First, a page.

• That, on resigning, the Director General was given an Audi Q5, a months holiday pay and two (undisclosed) cash sums which he neither requested or was contractually obligated to

Overall it concluded the “review has found evidence of significant financial irregularity together with breaches of the Academies Financial Handbook, the Funding Agreement, Charity Commission regulation and the Companies Act 2006.”

The KPMG investigation report was also released. In addition to the above it noted:

  • The College posted a deficit of £7.3m at the end of the 2013 financial year
  • £450,000 was lost with the closing of the Harpenden Hair Academy site
  • Construction and enabling works to the New Bedford Road site have been halted thus incurring a write down of £800,000

On the same day, Sir Peter released a statement in response to the findings.

Going Forward

Also on the 28th were released 3 financial notice to improve letters, one to the Barnfield Academies Trust, one to Moorlands Free School and one to the Barnfield Skills Academy Trust each with their own requirements to improve, timescales by which to submit plans and notification of further EFA visits to check progress.

The final piece of the paperwork jigsaw was a summary letter from Lord Nash and Minister Hancock summarising the assessment of the FE Commissioners findings of his visit to the College with its own requirements on the College to alter its structure and leadership and consider a vision for the future to be submitted before the end of March 2014.

Accountability

The investigation covers the period while Sir Peter Birkett was the CEO of the Federation. During his tenure he was awarded a Knighthood in 2012 for his services to the “Further Education and Academy Movement” and name checked by in speeches by Michael Gove for his leadership achievements. Incidentally the Barnfield Skills Academy mentioned in that speech has also recently incurred the wrath of Lord Nash for it’s poor performance in last summer’s results. His tenure also saw the downgrading of the College by Ofsted to Satisfactory in September 2012 and the downgrading of Barnfield South Academy to “Requires Improvement” in May 2013. South Academy immediately launched an appeal against the rating which, presumably, was unsuccessful as the 3 rating still stands.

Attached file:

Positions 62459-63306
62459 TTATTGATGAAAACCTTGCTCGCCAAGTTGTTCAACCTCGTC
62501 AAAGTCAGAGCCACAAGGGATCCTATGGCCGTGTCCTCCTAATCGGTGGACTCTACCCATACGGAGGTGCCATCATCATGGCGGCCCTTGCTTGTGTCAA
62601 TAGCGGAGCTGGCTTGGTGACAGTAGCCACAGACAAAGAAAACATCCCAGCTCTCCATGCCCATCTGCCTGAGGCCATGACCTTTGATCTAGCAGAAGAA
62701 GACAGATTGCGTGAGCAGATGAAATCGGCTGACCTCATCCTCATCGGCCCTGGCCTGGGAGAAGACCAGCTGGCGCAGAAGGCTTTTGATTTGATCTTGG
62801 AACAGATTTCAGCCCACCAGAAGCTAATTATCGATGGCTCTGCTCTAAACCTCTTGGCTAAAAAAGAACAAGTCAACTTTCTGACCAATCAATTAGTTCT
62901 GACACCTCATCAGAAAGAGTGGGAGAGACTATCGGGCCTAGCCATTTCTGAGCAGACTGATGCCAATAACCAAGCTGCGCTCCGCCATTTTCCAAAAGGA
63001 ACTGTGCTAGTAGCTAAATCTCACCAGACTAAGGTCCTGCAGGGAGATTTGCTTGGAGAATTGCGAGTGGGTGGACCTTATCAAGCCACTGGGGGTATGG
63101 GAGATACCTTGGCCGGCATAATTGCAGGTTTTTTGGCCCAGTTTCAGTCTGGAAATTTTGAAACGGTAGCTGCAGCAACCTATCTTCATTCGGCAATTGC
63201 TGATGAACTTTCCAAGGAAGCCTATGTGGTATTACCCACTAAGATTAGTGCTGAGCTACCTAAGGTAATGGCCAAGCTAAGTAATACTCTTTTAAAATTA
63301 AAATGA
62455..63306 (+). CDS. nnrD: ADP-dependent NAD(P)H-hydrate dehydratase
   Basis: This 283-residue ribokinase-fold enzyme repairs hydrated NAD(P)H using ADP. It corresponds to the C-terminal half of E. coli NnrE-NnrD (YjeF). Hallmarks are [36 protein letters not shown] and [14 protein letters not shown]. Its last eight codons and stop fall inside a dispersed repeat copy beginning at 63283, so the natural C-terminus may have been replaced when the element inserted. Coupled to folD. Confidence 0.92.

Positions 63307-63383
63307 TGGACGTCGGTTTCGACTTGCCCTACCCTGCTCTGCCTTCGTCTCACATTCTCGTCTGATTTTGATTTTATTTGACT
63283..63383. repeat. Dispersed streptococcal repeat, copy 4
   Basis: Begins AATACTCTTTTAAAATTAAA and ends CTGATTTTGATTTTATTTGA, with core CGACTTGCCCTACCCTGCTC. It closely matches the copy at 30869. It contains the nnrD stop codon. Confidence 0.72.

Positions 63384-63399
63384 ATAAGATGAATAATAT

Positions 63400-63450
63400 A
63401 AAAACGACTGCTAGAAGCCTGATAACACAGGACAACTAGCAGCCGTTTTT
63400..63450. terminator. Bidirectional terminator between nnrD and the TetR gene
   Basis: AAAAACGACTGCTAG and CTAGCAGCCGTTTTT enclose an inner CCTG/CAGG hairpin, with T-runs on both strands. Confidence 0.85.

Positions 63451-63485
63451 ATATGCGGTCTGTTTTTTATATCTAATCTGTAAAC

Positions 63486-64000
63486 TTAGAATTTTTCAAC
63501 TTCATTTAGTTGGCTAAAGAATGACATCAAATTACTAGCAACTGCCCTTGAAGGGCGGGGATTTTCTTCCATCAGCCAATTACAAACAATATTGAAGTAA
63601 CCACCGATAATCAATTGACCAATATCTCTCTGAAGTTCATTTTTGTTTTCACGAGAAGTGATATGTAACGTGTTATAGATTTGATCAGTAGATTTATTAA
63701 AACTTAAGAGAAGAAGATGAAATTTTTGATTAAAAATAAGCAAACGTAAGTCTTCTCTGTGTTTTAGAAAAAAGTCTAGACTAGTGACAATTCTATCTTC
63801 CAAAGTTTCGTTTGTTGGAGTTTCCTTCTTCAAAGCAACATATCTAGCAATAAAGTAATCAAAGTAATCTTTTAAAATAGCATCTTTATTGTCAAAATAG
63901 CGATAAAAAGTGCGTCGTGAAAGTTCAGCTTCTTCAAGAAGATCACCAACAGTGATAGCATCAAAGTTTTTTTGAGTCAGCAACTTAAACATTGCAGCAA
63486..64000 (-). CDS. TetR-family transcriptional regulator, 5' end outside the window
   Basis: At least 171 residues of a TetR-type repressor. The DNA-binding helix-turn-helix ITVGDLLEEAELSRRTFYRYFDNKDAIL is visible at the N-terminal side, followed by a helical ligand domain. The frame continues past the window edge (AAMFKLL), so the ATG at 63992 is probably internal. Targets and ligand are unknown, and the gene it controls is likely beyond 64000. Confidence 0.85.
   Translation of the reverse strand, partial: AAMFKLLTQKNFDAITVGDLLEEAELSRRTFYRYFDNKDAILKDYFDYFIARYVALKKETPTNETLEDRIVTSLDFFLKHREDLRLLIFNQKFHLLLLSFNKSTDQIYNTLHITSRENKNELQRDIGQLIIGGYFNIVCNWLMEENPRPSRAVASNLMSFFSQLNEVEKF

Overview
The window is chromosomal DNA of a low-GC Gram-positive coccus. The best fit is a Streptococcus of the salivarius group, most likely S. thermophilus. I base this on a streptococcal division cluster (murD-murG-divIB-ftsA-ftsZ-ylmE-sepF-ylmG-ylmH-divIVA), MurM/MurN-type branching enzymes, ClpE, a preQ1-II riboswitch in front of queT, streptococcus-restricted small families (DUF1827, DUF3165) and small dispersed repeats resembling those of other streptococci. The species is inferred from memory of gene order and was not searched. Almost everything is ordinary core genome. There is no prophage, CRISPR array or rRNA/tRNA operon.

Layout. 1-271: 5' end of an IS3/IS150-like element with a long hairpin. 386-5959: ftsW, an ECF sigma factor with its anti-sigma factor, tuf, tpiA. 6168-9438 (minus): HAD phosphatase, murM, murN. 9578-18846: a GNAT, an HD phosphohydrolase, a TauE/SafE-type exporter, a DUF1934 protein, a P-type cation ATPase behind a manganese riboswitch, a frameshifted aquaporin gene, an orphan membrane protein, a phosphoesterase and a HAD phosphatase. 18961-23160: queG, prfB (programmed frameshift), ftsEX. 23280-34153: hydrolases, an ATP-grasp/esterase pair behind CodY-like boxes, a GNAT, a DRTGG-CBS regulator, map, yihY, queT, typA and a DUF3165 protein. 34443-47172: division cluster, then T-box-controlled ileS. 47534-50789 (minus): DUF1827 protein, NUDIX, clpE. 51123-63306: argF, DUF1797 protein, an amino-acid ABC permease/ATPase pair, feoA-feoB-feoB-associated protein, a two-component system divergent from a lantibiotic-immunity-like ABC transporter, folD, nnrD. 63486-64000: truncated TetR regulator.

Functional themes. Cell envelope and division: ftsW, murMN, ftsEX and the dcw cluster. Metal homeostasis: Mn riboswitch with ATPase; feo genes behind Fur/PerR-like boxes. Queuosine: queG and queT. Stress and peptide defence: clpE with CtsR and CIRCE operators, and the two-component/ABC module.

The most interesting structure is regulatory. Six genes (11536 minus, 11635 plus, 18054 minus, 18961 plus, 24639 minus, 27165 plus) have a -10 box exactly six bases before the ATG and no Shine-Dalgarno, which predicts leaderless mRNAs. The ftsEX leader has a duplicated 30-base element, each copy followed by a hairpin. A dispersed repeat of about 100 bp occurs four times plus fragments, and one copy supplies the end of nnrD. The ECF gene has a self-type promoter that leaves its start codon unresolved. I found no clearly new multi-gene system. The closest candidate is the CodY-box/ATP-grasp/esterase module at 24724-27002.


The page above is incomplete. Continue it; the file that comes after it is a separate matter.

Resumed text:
For this service to the public of Luton Mr Birkett was remunerated to the tune of £193,000 with £15,000 in benefits in 2010/11. (April 2014 edit – data released this month shows that Mr Birkett’s basic salary in 2012/2013 was £228,000). He left his role at the Federation  in July 2013 to take up a role at the multinational education company and newly approved UK academy sponsor, GEMS as their CEO and was soon attending seminars with the likes of ex-President Bill Clinton. However this was short lived as he left suddenly on the 3rd December 2013 so to stop the investigation becoming an “undue distraction” for his new company. Still, the Federation has also continued to impress outsiders as they won “Best Academy Chain” in the 2013 Education Investor Awards. This though, didn’t stop the Federation losing the next two secondary academies they attempted to sponsor, first due the decision of Puttteridge High school’s Governors and then by the DfE rejecting their half completed sponsorship of Sandy Upper School.